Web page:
Snuggling into soft flannel sheets at night
Owls dialoging under an autumn moon
Tangles in my hair
Being afraid and shy
God - always big enough
Daddy's big hands untying knots in my back
Jennie's silly faces through the window
Finding Yellow Shafted Flicker feathers
Waking up to birdsong
When God steadies me
Her suitcase with pomegranates and persimmons
Wearing hats with Christy
Paper lanterns and lights
Family visiting from afar
The applause of falling leaves
Thursday, November 22, 2012
Tuesday, November 13, 2012
Dear People :)
I realized that it has been over 2 months since I last gave a health update. And for you dear folk, who have been so earnestly lifting me up in prayer, it is not very considerate of me. Forgive my extreme tardiness please.
This fall I have been learning so many things! Learning about nutrition and how to make decent raw food. Learning about herbs, supplements, juicing and all sorts of alternative cancer treatments. Before I was diagnosed with cancer, I thought that simply eating a primarily vegan diet and staying fairly active covered the basis of preventative health. I have since learned that being vegan did not mean that I was getting good nutrition.
Many of you have been asking questions about what I am doing - so here is a little summary.
These are some of the general ingredients of a typical week - (not in order of priority :)
A solid chunk of time with God each day - reading, praying, journaling
1 hour of sun - weather permitting
1.5 -3 gallons of fluids total each day - (this includes the quarts of juiced veggies)
Juicing - greens and carrots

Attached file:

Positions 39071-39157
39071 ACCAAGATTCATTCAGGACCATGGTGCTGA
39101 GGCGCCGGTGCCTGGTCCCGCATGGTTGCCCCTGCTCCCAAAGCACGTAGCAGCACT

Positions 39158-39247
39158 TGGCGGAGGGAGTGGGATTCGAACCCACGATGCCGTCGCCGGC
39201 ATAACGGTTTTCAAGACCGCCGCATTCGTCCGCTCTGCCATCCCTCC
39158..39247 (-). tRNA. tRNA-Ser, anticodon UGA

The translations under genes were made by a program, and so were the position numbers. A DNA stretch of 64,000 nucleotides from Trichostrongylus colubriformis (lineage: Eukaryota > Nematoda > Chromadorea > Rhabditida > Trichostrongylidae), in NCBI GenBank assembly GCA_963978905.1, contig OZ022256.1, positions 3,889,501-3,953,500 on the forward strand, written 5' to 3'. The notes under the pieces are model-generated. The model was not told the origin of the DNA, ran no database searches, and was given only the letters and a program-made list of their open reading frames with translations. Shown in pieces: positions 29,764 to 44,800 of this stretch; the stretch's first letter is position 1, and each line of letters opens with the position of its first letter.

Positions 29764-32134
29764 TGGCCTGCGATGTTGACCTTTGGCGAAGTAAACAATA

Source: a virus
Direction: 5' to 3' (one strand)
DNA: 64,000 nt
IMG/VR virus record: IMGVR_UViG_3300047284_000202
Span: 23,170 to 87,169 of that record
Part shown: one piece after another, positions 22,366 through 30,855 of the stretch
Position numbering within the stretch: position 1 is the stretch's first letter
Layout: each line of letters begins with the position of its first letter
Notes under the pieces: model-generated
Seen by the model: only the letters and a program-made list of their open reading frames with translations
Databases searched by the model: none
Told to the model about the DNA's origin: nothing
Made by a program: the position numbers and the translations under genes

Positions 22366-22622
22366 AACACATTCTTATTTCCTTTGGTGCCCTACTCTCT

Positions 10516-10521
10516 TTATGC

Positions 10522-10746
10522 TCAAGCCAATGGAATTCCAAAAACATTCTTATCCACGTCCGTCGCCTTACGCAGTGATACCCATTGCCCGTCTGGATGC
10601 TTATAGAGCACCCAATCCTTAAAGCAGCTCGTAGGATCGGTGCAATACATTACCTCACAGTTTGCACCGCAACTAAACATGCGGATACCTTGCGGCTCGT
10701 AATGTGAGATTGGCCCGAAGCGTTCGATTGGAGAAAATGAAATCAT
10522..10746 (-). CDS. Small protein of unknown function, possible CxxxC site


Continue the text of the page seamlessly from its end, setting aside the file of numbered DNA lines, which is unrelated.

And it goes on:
About 90% raw whole food diet
Nutritional / herbal supplementation
High dose Vitamin C infusions 3x a week
Hyperbaric Oxygen therapy 3x a week
Fever treatments 5-6x a week
Contrast hydrotherapy daily
Charcoal / clay poultices 4x a week
Jogging 4x a week
Rebounding (mini-trampoline jumping) daily 30-45 min.
8-9 hours of sleep
Spending time with family and friends!
(all possible because of the great team support from my family)
So far, the biggest change I have noticed is that my mental clarity has really increased. I had no idea how much chemo brain fog I really had last year until I started eating raw! It is such a blessing to be feeling better!
In early October my chest x-ray was clear - this means that no large solid tumors are showing up (x-rays don't show the small stuff). This means that the cancer is not growing as fast as my Dr. expected. The tumor markers in my blood work had increased.
During the middle of October my hemoglobin dipped low - all the way down to 7.0 (12 is normal) and it directly correlated to my energy ebbing quite low. But both have come back up some and seem to be holding steady.
I do not know what my future is - only where it is - His hands. But I do know that He is graciously answering the many prayers by giving me more time so far. For this I am grateful. For the precious time that it gives me with those I love so much!
Sunday, November 4, 2012
My family gave a musical vesper program at my grandma's church a few weeks ago. What I shared that evening included excerpts from a book by a shepherd on the 23rd Psalm that I read earlier this year. This book is filled with practical insights from every day sheep husbandry that has greatly deepened my understanding of this wellknown psalm. It is on my "highly recommended" list.
Here is a bit of what I shared from the chapter on the Valley of the Shadow of Death: